Computing with bacterial constituents, cells and populations: from bioputing to bactoputing

Vic Norris 1 Abdallah Zemirline 2 Patrick Amar 3, 4 Jean Nicolas Audinot 5 Pascal Ballet 6, 7 Eshel Ben-Jacob 8 Gilles Bernot 9 Guillaume Beslon 10, 11 Armelle Cabin 1 Eric Fanchon 12 Jean-Louis Giavitto 13, 14 Nicolas Glade 15 Patrick Greussay 16 Yohann Grondin 17 James A Foster 18 Guillaume Hutzler 19 Jürgen Jost 20, 21 Francois Kepes 22 Olivier Michel 23 Franck Molina 24 Jacqueline Signorini 25 Pasquale Stano 26 Alain R Thierry 24
4 AMIB - Algorithms and Models for Integrative Biology
LIX - Laboratoire d'informatique de l'École polytechnique [Palaiseau], LRI - Laboratoire de Recherche en Informatique, UP11 - Université Paris-Sud - Paris 11, Inria Saclay - Ile de France, Polytechnique - X, CNRS - Centre National de la Recherche Scientifique : UMR8623
11 BEAGLE - Artificial Evolution and Computational Biology
LIRIS - Laboratoire d'InfoRmatique en Image et Systèmes d'information, Inria Grenoble - Rhône-Alpes, LBBE - Laboratoire de Biométrie et Biologie Evolutive, CarMeN - Laboratoire de recherche en cardiovasculaire, métabolisme, diabétologie et nutrition
12 BCM
TIMC-IMAG - Techniques de l'Ingénierie Médicale et de la Complexité - Informatique, Mathématiques et Applications [Grenoble]
14 MuTant - Synchronous Realtime Processing and Programming of Music Signals
Inria Paris-Rocquencourt, UPMC - Université Pierre et Marie Curie - Paris 6, IRCAM, CNRS - Centre National de la Recherche Scientifique
19 COSMO
IBISC - Informatique, Biologie Intégrative et Systèmes Complexes
23 GIPSA-CICS - CICS
GIPSA-DIS - Département Images et Signal
Abstract : The relevance of biological materials and processes to computing-alias bioputing-has been explored for decades. These materials include DNA, RNA and proteins, while the processes include transcription, translation, signal transduction and regulation. Recently, the use of bacteria themselves as living computers has been explored but this use generally falls within the classical paradigm of computing. Computer scientists, however, have a variety of problems to which they seek solutions, while microbiologists are having new insights into the problems bacteria are solving and how they are solving them. Here, we envisage that bacteria might be used for new sorts of computing. These could be based on the capacity of bacteria to grow, move and adapt to a myriad different fickle environments both as individuals and as populations of bacteria plus bacteriophage. New principles might be based on the way that bacteria explore phenotype space via hyperstructure dynamics and the fundamental nature of the cell cycle. This computing might even extend to developing a high level language appropriate to using populations of bacteria and bacteriophage. Here, we offer a speculative tour of what we term bactoputing, namely the use of the natural behaviour of bacteria for calculating.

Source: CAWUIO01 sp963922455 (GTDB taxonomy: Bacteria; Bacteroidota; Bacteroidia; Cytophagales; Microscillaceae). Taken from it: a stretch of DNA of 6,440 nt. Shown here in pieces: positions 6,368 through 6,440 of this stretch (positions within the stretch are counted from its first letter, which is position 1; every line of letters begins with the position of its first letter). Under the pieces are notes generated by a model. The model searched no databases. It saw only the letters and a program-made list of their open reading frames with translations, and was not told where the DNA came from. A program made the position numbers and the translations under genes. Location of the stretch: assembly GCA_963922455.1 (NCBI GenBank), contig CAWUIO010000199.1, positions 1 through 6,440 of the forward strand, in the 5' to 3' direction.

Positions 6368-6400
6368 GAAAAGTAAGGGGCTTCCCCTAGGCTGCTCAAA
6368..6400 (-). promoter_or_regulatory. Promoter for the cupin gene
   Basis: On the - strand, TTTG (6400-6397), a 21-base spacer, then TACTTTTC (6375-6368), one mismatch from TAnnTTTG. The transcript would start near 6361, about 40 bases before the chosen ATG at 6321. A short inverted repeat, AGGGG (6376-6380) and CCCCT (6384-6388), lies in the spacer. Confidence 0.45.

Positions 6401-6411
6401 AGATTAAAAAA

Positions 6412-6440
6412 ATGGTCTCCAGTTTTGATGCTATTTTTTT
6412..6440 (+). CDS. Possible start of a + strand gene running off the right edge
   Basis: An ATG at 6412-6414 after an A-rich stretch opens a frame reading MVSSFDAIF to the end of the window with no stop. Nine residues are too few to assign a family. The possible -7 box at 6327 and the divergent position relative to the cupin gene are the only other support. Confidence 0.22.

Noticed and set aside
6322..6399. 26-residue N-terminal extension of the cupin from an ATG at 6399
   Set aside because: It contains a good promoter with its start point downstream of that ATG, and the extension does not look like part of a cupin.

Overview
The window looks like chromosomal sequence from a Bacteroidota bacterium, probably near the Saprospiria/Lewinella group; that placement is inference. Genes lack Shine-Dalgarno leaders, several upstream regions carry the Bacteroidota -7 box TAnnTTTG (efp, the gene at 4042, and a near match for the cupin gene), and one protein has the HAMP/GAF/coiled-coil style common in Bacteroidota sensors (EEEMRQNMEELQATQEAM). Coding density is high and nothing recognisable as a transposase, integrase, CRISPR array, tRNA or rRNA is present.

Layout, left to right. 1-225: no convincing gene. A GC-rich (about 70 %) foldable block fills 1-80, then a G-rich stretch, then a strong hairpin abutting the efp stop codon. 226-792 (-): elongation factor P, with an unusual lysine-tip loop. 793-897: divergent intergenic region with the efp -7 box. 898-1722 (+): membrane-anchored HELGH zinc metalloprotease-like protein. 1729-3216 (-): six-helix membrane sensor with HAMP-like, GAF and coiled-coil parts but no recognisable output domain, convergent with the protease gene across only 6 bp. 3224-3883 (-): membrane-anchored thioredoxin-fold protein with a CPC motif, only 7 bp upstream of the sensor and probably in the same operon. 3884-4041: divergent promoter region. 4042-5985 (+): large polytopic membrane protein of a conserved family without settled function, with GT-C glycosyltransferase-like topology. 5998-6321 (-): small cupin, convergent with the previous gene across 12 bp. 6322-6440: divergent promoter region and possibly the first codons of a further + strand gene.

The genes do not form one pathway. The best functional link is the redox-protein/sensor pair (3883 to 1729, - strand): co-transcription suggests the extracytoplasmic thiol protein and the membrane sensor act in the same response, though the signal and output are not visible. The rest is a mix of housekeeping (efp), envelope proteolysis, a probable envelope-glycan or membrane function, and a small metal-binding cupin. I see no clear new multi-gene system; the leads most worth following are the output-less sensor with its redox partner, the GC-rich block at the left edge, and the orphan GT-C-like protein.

Type de document :
Article dans une revue
Theorie in den Biowissenschaften / Theory in Biosciences, Springer Verlag, 2011, 130 (3), pp.211-228. <10.1007/s12064-010-0118-4>
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https://hal.inria.fr/hal-00643738
Contributeur : Patrick Amar <>
Soumis le : mardi 22 novembre 2011 - 16:42:04
Dernière modification le : lundi 13 février 2017 - 15:47:59

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Vic Norris, Abdallah Zemirline, Patrick Amar, Jean Nicolas Audinot, Pascal Ballet, et al.. Computing with bacterial constituents, cells and populations: from bioputing to bactoputing. Theorie in den Biowissenschaften / Theory in Biosciences, Springer Verlag, 2011, 130 (3), pp.211-228. <10.1007/s12064-010-0118-4>. <hal-00643738>

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